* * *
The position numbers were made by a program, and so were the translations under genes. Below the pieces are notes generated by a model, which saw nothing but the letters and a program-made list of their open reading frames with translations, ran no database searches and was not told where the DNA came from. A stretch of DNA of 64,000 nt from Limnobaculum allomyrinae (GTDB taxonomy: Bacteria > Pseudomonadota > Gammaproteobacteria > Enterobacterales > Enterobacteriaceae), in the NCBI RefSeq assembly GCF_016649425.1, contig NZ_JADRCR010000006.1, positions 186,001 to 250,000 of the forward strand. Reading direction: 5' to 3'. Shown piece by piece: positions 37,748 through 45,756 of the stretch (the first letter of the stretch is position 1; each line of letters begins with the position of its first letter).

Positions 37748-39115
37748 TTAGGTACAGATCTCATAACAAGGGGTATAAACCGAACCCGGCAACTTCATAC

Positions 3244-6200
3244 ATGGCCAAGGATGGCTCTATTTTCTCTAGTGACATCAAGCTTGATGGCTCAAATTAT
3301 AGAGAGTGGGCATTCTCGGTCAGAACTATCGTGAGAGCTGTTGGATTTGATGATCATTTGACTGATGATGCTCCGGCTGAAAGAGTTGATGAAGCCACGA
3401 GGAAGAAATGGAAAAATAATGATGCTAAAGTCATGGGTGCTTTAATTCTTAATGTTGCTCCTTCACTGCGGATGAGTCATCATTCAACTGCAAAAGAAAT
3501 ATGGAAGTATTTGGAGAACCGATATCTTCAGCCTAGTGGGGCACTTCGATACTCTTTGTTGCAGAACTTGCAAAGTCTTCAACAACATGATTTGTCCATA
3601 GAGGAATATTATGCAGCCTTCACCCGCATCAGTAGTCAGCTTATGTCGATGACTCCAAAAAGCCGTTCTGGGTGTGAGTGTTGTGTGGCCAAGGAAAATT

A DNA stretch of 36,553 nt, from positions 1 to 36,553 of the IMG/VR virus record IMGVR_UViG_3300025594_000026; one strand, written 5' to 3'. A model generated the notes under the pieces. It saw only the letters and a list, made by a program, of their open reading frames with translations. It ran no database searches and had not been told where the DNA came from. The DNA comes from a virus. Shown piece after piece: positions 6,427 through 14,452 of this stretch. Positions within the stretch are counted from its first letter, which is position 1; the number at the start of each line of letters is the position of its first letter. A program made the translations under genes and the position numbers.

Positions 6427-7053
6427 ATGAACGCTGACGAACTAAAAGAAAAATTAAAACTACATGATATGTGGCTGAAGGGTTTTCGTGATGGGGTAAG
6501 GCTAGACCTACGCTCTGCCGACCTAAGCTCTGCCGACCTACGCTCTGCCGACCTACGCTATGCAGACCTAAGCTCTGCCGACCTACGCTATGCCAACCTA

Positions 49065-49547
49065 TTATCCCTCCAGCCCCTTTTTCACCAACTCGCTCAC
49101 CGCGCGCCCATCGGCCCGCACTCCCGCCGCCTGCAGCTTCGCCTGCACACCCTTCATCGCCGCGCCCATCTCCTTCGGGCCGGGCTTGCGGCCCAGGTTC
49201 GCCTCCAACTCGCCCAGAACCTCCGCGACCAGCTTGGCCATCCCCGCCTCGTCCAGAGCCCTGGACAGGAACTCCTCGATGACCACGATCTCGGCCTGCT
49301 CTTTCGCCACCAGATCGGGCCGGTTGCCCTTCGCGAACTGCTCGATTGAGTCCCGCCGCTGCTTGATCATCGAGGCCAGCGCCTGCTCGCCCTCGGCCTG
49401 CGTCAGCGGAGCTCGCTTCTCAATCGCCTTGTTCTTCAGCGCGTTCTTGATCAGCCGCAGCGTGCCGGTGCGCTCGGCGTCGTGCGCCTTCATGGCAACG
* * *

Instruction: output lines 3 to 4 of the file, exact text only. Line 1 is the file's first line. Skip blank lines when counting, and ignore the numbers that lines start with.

37748 TTAGGTACAGATCTCATAACAAGGGGTATAAACCGAACCCGGCAACTTCATAC

Positions 3244-6200